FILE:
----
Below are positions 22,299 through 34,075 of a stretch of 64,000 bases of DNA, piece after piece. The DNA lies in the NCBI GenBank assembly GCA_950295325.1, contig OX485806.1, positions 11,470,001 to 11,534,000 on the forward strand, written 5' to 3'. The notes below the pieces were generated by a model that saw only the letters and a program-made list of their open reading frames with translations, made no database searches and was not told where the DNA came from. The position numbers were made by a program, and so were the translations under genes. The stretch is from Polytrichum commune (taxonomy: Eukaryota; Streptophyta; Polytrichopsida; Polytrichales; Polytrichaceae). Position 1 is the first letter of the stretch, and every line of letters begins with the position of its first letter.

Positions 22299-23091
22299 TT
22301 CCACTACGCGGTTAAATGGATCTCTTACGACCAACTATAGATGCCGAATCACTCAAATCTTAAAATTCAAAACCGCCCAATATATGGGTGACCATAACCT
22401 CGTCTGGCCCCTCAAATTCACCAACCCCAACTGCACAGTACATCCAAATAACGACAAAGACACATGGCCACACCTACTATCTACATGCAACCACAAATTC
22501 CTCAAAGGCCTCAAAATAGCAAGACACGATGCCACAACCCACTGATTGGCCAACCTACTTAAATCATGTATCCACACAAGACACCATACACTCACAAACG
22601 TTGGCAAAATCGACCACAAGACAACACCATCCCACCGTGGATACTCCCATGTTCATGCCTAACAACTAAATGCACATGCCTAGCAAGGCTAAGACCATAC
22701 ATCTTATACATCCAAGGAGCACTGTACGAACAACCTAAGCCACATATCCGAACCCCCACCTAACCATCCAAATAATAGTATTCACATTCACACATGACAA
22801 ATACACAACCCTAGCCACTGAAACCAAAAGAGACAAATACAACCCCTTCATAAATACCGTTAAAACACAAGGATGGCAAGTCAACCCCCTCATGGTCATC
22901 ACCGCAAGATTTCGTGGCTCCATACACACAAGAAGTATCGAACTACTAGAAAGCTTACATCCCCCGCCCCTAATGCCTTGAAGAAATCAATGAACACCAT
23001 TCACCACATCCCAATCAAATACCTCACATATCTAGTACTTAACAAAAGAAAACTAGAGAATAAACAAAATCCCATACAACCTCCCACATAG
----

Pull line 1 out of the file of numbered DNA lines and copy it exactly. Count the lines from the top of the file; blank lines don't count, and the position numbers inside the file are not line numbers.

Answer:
Below are positions 22,299 through 34,075 of a stretch of 64,000 bases of DNA, piece after piece. The DNA lies in the NCBI GenBank assembly GCA_950295325.1, contig OX485806.1, positions 11,470,001 to 11,534,000 on the forward strand, written 5' to 3'. The notes below the pieces were generated by a model that saw only the letters and a program-made list of their open reading frames with translations, made no database searches and was not told where the DNA came from. The position numbers were made by a program, and so were the translations under genes. The stretch is from Polytrichum commune (taxonomy: Eukaryota; Streptophyta; Polytrichopsida; Polytrichales; Polytrichaceae). Position 1 is the first letter of the stretch, and every line of letters begins with the position of its first letter.